Analysis of the alloy elements in antique coins

When researching the origin of antique coins, scientists use a variety of information sources. The smelting process or the ores used in minting for example contain information about the origin or the age of the coin. However, one needs to find ways to retrieve this information out of these often precious and rare coins without damaging them. But because coin alloys always contain both light and heavy elements, to gain meaningful results the researchers need a determination method that covers a wide range of elements and employs an efficient measurement routine.

A suitable way of learning more about the smelting process or the ores used in minting is x-ray fluorescence analysis (XRF). One of the biggest advantages of XRF is its non-destructive principle, keeping the sample intact while still allowing to analyse the composition at discretionary positions.

As an example, we analysed the composition of a Roman coin from 355 AD bearing the likeness of Constantine II. The results of a measurement using the FISCHERSCOPE® X-RAY XUV® are shown in Table 1: 13 elements are present in the alloy, including very light ones such as aluminium and silicon as well as heavy ones such as silver and lead.

Roman coin

Fig.1: Roman coin made in Constantinople in approximately 355 AD; found in Saarland in 2005. The rectangle marks the analysed area.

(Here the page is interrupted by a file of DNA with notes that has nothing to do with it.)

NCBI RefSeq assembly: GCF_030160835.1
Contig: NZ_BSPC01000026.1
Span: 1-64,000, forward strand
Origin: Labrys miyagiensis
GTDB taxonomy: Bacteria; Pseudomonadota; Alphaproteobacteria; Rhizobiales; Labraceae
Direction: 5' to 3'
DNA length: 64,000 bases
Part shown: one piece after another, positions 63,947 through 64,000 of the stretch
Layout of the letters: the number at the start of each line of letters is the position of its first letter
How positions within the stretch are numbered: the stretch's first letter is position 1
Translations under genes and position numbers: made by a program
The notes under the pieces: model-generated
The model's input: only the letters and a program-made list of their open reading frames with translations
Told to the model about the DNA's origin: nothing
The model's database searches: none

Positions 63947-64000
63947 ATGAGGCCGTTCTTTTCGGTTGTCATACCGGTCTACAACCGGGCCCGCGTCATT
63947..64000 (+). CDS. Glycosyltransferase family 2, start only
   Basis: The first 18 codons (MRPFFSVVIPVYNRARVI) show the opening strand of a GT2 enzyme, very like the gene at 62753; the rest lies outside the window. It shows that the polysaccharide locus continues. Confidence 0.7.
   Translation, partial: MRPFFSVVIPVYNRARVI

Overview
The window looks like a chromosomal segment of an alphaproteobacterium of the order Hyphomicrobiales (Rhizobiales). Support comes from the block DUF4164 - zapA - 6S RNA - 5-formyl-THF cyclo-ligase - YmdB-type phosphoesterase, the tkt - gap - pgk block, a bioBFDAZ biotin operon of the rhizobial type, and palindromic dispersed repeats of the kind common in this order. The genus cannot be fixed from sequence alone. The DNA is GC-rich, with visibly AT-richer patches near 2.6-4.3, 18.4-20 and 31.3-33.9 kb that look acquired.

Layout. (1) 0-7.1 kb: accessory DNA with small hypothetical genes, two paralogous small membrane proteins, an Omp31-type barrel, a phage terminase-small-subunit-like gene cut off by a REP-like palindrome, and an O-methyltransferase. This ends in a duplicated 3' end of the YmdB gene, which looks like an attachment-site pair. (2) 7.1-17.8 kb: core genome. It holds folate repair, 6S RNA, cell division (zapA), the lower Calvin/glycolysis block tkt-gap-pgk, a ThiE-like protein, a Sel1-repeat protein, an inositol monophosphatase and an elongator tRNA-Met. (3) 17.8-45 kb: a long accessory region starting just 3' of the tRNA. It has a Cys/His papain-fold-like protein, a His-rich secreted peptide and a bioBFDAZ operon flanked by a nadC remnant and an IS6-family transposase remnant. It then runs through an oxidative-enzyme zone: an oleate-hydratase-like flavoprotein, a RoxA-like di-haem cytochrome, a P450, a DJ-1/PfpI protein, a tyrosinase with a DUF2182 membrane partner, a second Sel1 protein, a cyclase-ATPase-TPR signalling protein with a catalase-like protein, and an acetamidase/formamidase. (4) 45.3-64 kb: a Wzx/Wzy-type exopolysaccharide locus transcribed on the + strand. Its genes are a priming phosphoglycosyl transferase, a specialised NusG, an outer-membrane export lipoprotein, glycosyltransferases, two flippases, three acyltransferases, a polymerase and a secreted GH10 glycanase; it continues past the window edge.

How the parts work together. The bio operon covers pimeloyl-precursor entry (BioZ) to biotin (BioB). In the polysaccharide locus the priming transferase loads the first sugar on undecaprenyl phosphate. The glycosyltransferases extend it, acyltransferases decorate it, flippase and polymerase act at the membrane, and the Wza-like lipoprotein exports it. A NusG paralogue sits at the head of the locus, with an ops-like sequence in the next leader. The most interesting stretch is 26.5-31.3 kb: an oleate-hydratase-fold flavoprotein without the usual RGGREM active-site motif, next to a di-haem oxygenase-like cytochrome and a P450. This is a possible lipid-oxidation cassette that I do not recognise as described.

The evaluation software WinFTM®, with which all FISCHERSCOPE® X-RAY instruments are equipped, includes a very powerful routine that automatically employs multiple excitation conditions (x-ray tube voltage or primary filter), enabling optimal simultaneous detection of both light and heavy elements on any given sample – in one measurement step.

Element

content [%]

Element

content [%]

Al

2.52 ± 0.06

Fe

0.16 ± 0.01

Si

3.16 ± 0.06

Ag

0.94 ± 0.04

P

0.25 ± 0.01

Sn

0.80 ± 0.03

S

0.18 ± 0.02

As

0.09 ± 0.02

Cl

7.37 ± 0.12

Pb

3.54 ± 0.05

K

0.37 ± 0.01

Cu

79.90 ± 0.27

Ca

0.91 ± 0.01

   

Tab.1: Results of a repeat measurement in the eye of the head. By using a small collimator size the XRF determination allows the analysis of just the eye on the coin, where 13 different elements were found. Cu is the dominating element, but light ones like Al or Si show a similar concentration as a heavy one like Pb.

In antiquity, coins were minted almost exclusively from metals and alloys like gold, electrum, silver, billon, potin and brass/orichalcum. If the alloy components and trace elements of a coin can be accurately determined, one can draw conclusions about its origin and age.

The powerful x-ray fluorescence measurement system FISCHERSCOPE® X-RAY XUV® is tailor-made for the analysis of alloys containing a broad spec-trum of elements. Together with the sophisticated evaluation software WinFTM®, it provides ideal conditions for such non-standard and challenging measurement tasks as determining the composition of antique coins. For further information please contact your local FISCHER representative.

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Yılmer Test ve Ölçü Sistemleri Sanayi ve Ticaret ltd. Şti.
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